I found that in my volunteer work, when I come up to a challenge like a policy that isn’t working, I look for better ways of doing it. Teachers always self-assess and seek changes for “the good of the order,” but these “systems” are not our classrooms. Educators were expected to “monitor and adjust,” modify our lesson targets, rip down old bulletin boards and put up new with more exciting media, re-write curriculum, etc. – always with the mission to “build a better mouse trap” for more efficient delivery of instruction to all.

comic-characters-2026313_1280_OpenClipart-VectorsIn retirement, this can be frustrating. You can’t tell somebody else how to run their operation. Some people do not want to hear criticism, nor do they care what your opinion is, nor do they want to change their traditions or fine-tuned (?) step-by-step procedures. You on the other hand want things to improve, e.g. better training, more consistent application of the rules, etc., and therefore you feel “unrequited stress.”

Throughout my whole “professional life,” I never looked the other way. I try to fix things. But that’s not everybody’s inclination, and the world is not going to come to end if someone doesn’t take your advice. As retirees, remove the unnecessary hassle. You have two choices. Resign from the activity, or step back from being its self-appointed critic, accept the situation, and let everyone go back to playing their own way in their “sandbox.”

 

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Caregivers anchor

Many retirees choose to be part- or full-time caregivers, perhaps babysitting or serving as the custodian of a senior family member.

If you are fortunate enough to have grandchildren (your own or adopted ones), enjoy them! Your generous super-competent daycare services may provide ever-so-essential attention to your loved-ones. “Playing with the kids” is wonderful for your own mood, perspective, and mental health. And, how many times have I heard the sage advice to “immerse yourself around young people and you will stay forever young!”

grandparents-1969824_1920_sylvieblissHowever, invest your time wisely. Retirees deserve a life of their own and opportunities for unstructured “time-off.” Don’t forget the other items on your “bucket lists” (like travel, “encore career,” and volunteering). Serving as your family’s childcare “safety net” is nice, but don’t let this schedule dominate everything you do in your retirement… trading one job for another… with no financial compensation (but a whole lot of fun, I know).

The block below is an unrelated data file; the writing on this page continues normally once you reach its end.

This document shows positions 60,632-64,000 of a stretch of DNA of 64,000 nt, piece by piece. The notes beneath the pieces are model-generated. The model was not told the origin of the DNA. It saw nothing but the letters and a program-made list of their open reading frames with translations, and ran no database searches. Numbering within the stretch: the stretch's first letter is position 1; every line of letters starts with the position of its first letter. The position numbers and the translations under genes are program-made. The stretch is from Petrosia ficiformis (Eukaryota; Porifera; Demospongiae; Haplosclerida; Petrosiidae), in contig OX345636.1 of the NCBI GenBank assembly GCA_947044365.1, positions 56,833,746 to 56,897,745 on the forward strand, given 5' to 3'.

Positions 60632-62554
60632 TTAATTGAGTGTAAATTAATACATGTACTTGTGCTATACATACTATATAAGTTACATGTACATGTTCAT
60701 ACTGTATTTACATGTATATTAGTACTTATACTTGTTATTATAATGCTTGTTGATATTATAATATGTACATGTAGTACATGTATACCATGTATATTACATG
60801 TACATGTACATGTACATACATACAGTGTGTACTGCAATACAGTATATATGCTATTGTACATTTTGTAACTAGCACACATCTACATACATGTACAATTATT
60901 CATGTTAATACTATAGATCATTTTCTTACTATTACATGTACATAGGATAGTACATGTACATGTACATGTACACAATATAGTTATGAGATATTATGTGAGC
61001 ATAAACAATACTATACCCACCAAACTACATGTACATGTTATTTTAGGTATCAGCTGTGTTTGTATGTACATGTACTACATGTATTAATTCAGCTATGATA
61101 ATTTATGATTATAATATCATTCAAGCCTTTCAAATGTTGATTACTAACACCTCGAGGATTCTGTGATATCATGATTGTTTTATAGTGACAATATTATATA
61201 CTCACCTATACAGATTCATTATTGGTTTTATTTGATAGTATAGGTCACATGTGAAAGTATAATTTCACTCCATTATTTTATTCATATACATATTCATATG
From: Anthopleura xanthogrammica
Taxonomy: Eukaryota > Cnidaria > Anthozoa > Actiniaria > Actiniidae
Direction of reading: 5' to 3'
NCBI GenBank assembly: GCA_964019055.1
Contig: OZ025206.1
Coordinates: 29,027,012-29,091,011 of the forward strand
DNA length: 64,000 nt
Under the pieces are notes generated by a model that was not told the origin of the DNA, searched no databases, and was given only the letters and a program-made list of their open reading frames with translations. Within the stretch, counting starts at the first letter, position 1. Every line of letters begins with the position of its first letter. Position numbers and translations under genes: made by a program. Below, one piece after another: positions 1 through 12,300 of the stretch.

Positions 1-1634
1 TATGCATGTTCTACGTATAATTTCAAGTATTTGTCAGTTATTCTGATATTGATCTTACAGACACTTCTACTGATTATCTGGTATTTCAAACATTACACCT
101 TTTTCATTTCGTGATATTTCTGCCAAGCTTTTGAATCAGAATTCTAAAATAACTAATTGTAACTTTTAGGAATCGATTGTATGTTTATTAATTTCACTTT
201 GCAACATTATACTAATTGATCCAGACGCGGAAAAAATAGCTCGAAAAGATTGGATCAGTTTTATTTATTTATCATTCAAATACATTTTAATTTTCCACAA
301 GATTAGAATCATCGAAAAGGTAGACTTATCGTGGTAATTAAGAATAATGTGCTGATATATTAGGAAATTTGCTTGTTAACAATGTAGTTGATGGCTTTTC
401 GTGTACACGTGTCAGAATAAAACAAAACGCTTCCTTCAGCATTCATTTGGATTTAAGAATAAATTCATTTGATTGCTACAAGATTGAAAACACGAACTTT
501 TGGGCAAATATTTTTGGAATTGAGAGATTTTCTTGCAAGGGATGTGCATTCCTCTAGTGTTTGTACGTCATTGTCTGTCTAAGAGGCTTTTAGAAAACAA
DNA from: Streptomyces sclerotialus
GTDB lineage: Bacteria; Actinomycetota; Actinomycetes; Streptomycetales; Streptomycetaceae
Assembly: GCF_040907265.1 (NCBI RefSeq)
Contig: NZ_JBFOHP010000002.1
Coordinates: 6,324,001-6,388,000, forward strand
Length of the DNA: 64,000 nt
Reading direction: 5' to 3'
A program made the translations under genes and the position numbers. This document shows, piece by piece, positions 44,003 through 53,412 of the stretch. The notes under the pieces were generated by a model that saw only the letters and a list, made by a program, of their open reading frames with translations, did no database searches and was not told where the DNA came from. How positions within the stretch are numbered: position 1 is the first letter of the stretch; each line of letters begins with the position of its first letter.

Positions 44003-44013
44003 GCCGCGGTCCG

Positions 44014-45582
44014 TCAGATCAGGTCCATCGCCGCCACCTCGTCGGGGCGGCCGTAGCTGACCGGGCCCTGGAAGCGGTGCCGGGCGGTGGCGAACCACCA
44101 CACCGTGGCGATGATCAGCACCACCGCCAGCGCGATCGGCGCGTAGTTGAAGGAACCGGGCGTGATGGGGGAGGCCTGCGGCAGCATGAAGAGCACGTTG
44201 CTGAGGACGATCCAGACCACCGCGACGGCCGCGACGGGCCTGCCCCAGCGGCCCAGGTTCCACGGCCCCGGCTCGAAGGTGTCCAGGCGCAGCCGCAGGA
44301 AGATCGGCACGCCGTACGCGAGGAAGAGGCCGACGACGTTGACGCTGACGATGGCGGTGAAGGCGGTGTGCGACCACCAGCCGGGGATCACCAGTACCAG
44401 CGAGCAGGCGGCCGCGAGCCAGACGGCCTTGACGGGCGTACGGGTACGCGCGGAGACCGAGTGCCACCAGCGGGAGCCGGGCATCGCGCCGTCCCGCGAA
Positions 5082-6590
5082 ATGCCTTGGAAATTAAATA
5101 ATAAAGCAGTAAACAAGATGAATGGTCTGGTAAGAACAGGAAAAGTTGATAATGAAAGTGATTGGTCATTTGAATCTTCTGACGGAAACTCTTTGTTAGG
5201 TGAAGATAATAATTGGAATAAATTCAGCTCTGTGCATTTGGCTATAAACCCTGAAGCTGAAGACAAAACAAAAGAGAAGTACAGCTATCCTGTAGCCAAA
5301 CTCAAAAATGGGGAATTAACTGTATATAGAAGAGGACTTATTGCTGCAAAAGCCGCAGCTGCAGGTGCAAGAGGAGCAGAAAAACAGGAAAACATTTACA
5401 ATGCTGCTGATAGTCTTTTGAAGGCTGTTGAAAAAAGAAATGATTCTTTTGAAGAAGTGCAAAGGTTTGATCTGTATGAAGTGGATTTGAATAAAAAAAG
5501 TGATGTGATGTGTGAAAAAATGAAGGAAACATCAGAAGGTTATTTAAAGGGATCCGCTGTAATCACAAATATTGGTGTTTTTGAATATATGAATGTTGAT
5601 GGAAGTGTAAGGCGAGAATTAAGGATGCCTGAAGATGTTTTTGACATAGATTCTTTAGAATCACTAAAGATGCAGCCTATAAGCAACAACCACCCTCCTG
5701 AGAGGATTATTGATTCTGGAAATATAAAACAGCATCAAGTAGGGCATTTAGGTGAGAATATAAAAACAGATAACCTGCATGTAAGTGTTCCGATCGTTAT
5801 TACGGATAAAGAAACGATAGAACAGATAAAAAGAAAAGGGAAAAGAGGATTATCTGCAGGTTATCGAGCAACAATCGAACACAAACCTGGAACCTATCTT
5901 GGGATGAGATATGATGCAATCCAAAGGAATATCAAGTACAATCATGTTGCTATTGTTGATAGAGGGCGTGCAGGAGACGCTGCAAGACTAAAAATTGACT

Sometimes the responsibility of taking care of an elderly family member comes to you unexpectedly (like an ill parent or grandparent). When this “all-encompassing” duty is thrust upon you, it may consume every free moment in your schedule.

This excellent advice is from the blog-site “A Place for Mom.”

Many of us do end up deciding to become family caregivers, a demanding role that often includes advocating for your loved one, coordinating providers, and performing home medical care tasks.

In fact, over 65.7 million Americans currently provide care for a family member or loved one, according to the National Alliance for Caregiving, and 36% of those are caring for an elderly parent.

Being prepared for the role of caregiver means taking a lot of different factors into consideration. You will need to ask yourself hard questions about how your own availability and care-giving capabilities will affect your ability to provide effective care — for your loved one and yourself.

  – https://www.aplaceformom.com/blog/2-24-14-caregiver-questions-to-as/

Several of the “big questions” from their site:

  1. Am I financially prepared for the extra costs of care-giving?
  2. Am I really capable of taking care of Dad or Mom all by myself?
  3. Do I have the social support and resources I’m going to need?
  4. How will care-giving affect my physical and mental health?
  5. Will I be able to make time for myself and my family?

seniors-1505938_1920_geraltAgain, that focus on “first things first” (remember the book of the same name by Stephen Covey?) and “take care of yourself, too!”

In her book In A Different Voice (Harvard University Press), author Carol Gilligan describes the philosophy of moral development based on “evolving steps of caring.”